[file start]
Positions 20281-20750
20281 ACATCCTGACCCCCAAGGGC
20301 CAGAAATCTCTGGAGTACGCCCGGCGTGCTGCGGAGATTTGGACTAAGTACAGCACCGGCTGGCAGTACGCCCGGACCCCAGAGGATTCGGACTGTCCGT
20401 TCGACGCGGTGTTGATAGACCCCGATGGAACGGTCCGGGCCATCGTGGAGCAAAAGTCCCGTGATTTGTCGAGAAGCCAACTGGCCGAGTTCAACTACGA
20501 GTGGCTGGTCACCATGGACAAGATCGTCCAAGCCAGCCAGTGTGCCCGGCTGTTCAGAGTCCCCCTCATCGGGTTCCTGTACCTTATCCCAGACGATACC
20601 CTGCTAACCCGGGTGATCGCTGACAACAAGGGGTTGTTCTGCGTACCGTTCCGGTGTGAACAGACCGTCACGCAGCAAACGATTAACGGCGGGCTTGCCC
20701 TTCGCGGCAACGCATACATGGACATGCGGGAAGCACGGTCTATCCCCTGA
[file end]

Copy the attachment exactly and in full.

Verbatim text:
Positions 20281-20750
20281 ACATCCTGACCCCCAAGGGC
20301 CAGAAATCTCTGGAGTACGCCCGGCGTGCTGCGGAGATTTGGACTAAGTACAGCACCGGCTGGCAGTACGCCCGGACCCCAGAGGATTCGGACTGTCCGT
20401 TCGACGCGGTGTTGATAGACCCCGATGGAACGGTCCGGGCCATCGTGGAGCAAAAGTCCCGTGATTTGTCGAGAAGCCAACTGGCCGAGTTCAACTACGA
20501 GTGGCTGGTCACCATGGACAAGATCGTCCAAGCCAGCCAGTGTGCCCGGCTGTTCAGAGTCCCCCTCATCGGGTTCCTGTACCTTATCCCAGACGATACC
20601 CTGCTAACCCGGGTGATCGCTGACAACAAGGGGTTGTTCTGCGTACCGTTCCGGTGTGAACAGACCGTCACGCAGCAAACGATTAACGGCGGGCTTGCCC
20701 TTCGCGGCAACGCATACATGGACATGCGGGAAGCACGGTCTATCCCCTGA